World Wetlands Day 2014: Wetlands and agriculture
NETHERLANDS - The 2nd February is World Wetlands Day. This day marks the date of the adoption of the Convention on Wetlands, in the Iranian city of Ramsar on the shores of the Caspian Sea in 1971. Each year since 1997, the Ramsar Secretariat has provided materials so that government agencies, non-governmental organizations, conservation organizations, and groups of citizens can help raise public awareness about the importance and value of wetlands. 2014 is the UN International Year of Family Farming – so the Ramsar Convention chose Wetlands & Agriculture as the World Wetlands Day theme for 2014. And what a great theme for Ramsar, given that wetlands are so often intimately linked with agriculture. Our slogan? Wetlands and Agriculture: Partners for Growth, placing a focus on the need for the wetland and agricultural sectors (and the water sector too of course) to work together for the best shared outcomes. READ MORE
 
Tiger conservation gets EUR 20 million boost from Germany
SWITZERLAND - A tiger conservation programme managed by IUCN, International Union for Conservation of Nature, has received EUR 20 million from the German government through the KfW Development Bank. The aim of the programme is to increase the number of tigers in the wild and improve the livelihoods of communities living in and close to their habitat. The agreement was signed today at IUCN Headquarters in Gland, Switzerland. “The tiger is the face of Asia’s biodiversity and an emblem of the world’s natural heritage,” says Julia Marton-Lefèvre, IUCN Director General. “This generous support from Germany provides great hope for this iconic species, which is currently on the brink of extinction. Saving the tiger depends on restoring its rapidly shrinking forest habitat. This will regenerate valuable ecosystem services and improve the lives of some of the most marginalised people on our planet.” READ MORE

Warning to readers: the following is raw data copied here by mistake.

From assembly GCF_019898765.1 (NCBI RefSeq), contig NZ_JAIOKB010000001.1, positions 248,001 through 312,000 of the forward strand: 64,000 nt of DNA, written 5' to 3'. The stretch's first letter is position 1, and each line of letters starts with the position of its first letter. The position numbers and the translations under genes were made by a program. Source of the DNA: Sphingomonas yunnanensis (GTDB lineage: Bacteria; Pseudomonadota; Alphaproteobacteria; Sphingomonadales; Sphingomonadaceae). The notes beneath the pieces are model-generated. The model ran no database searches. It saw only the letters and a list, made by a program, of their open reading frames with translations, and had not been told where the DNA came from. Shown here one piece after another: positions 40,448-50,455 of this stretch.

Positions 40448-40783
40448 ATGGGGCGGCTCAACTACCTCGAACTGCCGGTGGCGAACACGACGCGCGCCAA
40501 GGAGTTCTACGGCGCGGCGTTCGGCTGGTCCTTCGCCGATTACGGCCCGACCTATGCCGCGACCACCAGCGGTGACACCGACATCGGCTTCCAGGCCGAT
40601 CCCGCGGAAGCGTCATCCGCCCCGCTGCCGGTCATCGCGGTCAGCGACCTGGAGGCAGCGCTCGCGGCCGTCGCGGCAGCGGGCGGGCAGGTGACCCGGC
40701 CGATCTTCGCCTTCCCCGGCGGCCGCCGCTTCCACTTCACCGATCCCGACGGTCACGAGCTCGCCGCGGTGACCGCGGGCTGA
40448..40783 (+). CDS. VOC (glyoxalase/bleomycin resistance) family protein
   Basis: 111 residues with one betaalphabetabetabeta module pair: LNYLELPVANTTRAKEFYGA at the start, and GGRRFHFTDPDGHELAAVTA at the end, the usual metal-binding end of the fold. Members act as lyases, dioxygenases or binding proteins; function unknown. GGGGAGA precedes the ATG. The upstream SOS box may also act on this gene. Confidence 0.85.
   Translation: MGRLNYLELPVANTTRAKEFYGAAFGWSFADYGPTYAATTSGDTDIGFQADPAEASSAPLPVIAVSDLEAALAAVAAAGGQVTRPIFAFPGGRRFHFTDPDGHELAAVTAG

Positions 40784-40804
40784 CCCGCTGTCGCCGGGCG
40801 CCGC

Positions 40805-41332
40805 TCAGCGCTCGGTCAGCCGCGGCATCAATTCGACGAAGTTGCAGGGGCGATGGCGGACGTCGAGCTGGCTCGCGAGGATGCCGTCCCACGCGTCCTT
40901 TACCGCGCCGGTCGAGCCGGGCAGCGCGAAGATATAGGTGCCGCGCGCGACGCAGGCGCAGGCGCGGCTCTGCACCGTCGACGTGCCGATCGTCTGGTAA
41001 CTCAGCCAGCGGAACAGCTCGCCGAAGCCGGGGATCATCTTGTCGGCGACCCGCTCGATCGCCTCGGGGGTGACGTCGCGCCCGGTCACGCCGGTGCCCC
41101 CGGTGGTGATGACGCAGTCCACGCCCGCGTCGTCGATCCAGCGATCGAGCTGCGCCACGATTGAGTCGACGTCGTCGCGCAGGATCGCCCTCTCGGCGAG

LAST WORD
 

WHAT? No Last Word? Write us!


~ WE WELOCME YOUR LETTERS - If you’d like to have the last word on this or any other mangrove related topic, please send us your submission for upcoming newsletters. We’ll choose one per issue to have “the last word”. While we can’t promise to publish everyone’s letter, we do encourage anyone to post comments on our Blog at www. mangroveactionproject.blogspot.com

BACK TO TOP
 

Not yet a subscriber?

Click here to subscribe.

Please cut and paste these news alerts/ action alerts on to your own lists and contacts. Help us spread the word and further generate letters of concern, as this can make a big difference in helping to halt a wrongdoing or encourage correct action.

 

Mangrove Action Project

Thursday, January 30, 2014

The introduction of MAP’s Marvellous Mangroves Curriculum to Kenya

The Mangrove Action Project’s (MAP’s) Education Director, Martin Keeley, met with teachers and scientists in December 2013, in Shimoni and Wasini Island , southeastern Kenya, following an initial introduction through Global Volunteers International (GVI) in Kenya.